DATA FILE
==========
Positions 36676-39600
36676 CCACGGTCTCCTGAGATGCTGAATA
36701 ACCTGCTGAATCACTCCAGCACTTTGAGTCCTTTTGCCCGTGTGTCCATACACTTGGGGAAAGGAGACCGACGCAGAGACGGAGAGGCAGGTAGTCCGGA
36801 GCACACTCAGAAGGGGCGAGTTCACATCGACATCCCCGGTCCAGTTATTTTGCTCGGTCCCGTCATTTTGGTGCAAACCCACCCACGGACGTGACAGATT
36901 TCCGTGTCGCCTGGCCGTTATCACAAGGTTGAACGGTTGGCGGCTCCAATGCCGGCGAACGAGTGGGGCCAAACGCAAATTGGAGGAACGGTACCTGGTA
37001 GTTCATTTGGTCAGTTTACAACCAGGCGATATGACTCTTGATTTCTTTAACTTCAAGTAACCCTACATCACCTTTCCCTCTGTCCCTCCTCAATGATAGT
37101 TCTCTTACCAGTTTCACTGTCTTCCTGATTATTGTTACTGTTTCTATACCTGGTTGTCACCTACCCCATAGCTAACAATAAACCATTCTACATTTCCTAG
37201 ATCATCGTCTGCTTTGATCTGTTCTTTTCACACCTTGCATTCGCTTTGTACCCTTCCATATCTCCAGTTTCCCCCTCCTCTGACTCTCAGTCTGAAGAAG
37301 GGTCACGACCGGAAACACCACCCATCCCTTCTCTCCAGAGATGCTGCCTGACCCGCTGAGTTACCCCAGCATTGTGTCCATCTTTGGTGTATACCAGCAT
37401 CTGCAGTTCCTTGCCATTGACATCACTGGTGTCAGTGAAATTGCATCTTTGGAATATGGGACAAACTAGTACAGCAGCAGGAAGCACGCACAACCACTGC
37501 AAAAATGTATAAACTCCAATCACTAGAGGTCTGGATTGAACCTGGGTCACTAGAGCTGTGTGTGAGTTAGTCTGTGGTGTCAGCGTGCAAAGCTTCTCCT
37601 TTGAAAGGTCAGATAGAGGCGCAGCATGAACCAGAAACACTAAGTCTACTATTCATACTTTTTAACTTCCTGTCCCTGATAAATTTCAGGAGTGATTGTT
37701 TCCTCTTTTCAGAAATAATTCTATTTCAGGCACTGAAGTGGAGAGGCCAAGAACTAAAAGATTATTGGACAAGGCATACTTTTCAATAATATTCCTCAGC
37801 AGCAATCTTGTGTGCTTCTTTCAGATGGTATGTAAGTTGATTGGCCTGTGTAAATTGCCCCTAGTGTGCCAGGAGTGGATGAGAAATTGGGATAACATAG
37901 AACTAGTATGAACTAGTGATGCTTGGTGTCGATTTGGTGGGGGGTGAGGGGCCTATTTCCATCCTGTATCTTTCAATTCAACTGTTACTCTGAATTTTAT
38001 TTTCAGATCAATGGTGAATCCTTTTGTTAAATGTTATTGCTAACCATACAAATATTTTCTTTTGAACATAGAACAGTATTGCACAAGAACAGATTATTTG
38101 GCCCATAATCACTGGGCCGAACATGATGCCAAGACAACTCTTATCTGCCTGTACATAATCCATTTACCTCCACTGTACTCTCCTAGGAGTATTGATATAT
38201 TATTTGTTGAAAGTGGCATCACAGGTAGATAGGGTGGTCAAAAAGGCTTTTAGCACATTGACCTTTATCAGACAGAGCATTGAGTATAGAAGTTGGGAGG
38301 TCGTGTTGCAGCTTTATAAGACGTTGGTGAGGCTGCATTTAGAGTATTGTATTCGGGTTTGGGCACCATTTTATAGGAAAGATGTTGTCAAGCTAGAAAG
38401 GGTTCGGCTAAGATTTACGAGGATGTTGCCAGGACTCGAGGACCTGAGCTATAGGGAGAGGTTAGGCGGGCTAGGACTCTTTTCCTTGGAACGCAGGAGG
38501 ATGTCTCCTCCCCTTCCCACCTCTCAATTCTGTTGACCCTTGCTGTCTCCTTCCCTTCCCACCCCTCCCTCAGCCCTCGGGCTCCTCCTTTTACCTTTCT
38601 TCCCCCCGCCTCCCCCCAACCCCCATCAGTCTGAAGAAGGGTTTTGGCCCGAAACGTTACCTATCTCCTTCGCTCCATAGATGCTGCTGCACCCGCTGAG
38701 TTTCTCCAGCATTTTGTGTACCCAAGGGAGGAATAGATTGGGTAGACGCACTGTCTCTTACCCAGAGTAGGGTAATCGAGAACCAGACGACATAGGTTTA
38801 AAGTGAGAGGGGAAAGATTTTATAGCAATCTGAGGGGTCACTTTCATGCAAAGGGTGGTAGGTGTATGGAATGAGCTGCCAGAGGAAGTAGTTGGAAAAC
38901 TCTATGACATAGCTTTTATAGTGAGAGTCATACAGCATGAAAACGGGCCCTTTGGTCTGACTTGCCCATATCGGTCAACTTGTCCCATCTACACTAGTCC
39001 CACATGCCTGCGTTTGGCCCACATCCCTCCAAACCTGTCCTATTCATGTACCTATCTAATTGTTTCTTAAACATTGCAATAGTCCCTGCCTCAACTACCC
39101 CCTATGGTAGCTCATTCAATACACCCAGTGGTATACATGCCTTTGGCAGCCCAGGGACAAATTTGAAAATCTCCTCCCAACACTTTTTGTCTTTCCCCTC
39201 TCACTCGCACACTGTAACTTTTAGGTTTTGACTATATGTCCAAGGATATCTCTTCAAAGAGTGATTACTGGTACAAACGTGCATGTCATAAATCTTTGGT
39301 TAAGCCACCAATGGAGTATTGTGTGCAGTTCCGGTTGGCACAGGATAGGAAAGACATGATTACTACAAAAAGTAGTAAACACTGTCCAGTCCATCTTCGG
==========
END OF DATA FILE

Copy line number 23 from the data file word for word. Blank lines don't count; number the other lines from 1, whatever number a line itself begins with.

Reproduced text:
38701 TTTCTCCAGCATTTTGTGTACCCAAGGGAGGAATAGATTGGGTAGACGCACTGTCTCTTACCCAGAGTAGGGTAATCGAGAACCAGACGACATAGGTTTA